The Renegade Rip

Oliver A. Rosales speaks at Bakersfield College

Fatima Lopez
Oliver A. Rosales speaks about the history of civil rights and Exploring Multiracial Activism in the American Far West at the Norman Levan Center on March 9.

Fatima Lopez, Reporter

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On Friday, March 9, Professor Oliver A. Rosales informed students, staff and the public on his lecture “Writing Bakersfield into U.S. Civil Rights History: Exploring Multiracial Activism in the American Far West.” The event was held in the Norman Levan Center for the Humanities on campus.

Rosales teaches History at Bakersfield College and is also faculty coordinator of the Social Justice Institute on campus. He is currently Project Director for “Energizing the Humanities in California’s San Joaquin Valley,” a $99,989 development program for community college faculty funded by the National Endowment for the Humanities (NEH). Another project he’s partaken in as well is Digital Delano: Preserving an International Community’s History, a project that is also being funded by the NEH.

During his lecture, he introduced his research on the lost history of Bakersfield’s civil rights activists in the decades following World War II, as well as the multicultural activism in the San Joaquin Valley caused by discrimination. With excerpts from his book “Civil Rights and Beyond- African American and Latino/a Activism in the Twentieth-Century United States,” he gives examples from the desegregation of schools in the southeast part of Bakersfield and the organizations and activists that took part in paving the way. It also covered the challenges activists faced in community organizing and the legacies of coalition building to the history of civil rights. And organizations that helped and assisted the African-American, Mexican-American and White communities that were in poverty.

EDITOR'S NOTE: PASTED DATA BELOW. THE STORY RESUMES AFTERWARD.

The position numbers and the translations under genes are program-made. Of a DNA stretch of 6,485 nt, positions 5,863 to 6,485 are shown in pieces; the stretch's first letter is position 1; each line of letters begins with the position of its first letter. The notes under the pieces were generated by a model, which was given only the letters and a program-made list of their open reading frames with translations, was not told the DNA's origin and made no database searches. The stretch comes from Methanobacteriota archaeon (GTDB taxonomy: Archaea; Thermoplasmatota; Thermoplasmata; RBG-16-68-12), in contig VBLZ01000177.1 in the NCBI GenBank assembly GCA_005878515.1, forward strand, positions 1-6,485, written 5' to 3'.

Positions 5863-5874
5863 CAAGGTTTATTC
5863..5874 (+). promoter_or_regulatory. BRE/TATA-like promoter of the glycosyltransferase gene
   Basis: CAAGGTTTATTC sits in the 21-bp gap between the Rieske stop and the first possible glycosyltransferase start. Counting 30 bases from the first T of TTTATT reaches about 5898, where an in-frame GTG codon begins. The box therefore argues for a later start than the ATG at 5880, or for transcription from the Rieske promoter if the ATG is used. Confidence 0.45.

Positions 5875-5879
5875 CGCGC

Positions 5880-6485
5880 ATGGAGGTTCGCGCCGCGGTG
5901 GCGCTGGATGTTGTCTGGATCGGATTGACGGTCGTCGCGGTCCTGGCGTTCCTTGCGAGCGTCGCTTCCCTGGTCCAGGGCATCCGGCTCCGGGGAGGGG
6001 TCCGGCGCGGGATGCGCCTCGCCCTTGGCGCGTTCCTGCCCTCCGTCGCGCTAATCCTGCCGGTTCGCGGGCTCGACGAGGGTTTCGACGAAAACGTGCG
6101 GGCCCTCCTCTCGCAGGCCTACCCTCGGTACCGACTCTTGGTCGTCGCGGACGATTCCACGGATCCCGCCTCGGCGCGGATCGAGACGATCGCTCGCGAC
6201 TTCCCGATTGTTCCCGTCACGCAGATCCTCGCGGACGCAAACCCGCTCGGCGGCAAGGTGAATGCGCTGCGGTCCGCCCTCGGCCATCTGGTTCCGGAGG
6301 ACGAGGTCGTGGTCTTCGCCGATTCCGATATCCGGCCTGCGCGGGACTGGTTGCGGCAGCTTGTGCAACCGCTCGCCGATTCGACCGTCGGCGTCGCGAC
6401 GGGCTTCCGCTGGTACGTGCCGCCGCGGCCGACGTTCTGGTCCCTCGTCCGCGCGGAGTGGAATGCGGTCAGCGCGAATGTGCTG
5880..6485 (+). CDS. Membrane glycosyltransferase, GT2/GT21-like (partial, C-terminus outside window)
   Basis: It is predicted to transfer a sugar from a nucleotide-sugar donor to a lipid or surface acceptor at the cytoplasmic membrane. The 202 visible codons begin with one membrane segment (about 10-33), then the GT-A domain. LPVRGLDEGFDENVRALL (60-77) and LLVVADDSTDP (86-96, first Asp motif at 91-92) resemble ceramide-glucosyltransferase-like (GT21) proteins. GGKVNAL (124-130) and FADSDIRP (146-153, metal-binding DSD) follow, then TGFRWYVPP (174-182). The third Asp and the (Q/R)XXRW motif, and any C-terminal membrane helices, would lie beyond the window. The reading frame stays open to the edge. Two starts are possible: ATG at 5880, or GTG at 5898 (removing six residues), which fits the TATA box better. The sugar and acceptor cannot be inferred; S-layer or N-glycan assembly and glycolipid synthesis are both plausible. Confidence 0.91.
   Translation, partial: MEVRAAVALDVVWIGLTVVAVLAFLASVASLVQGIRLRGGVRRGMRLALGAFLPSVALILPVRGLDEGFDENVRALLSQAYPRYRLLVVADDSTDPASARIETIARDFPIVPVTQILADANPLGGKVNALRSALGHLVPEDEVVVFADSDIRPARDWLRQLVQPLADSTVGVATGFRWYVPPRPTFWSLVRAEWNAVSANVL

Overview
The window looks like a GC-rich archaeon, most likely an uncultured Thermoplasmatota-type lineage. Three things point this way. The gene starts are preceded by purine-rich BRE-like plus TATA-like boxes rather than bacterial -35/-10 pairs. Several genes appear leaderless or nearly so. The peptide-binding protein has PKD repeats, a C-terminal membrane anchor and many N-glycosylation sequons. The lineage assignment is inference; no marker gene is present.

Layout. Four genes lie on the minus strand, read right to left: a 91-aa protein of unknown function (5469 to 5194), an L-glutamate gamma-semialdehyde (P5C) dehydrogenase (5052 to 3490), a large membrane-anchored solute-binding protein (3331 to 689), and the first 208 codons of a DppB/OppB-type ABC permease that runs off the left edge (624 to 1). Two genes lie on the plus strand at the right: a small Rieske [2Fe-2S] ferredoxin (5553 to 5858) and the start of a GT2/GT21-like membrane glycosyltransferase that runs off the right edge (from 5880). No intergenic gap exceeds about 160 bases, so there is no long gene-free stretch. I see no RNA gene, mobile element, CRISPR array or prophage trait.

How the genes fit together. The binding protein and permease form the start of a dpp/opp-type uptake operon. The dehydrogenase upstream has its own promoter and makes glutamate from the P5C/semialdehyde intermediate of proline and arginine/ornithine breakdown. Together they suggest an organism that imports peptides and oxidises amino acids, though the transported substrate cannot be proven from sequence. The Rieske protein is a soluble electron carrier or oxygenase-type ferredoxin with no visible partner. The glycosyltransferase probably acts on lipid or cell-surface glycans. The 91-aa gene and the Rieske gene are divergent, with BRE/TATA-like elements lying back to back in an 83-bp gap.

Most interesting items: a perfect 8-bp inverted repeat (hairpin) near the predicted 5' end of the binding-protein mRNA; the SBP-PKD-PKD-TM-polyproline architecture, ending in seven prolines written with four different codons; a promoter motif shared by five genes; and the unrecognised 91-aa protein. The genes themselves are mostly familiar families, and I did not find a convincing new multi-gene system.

Rosales is one of the few academic historian researchers who write about the San Joaquin Valley’s history and had to visit different universities across the states to find local archives about Bakersfield’s history.

“I absolutely wish there were more academic historian researchers who will write at levels where the publications are going to circulate to other universities and national organizations. You do not find a lot of historians writing about Kern County outside of local context,” said Rosales.

His manuscript, “Mississippi West: Race, Politics, and Civil Rights in Bakersfield, 1947-1984,” is under review for publication by the University of Texas Press.

The Bakersfield College culinary arts program also cooked and served Mexican food following the event.

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Oliver A. Rosales speaks at Bakersfield College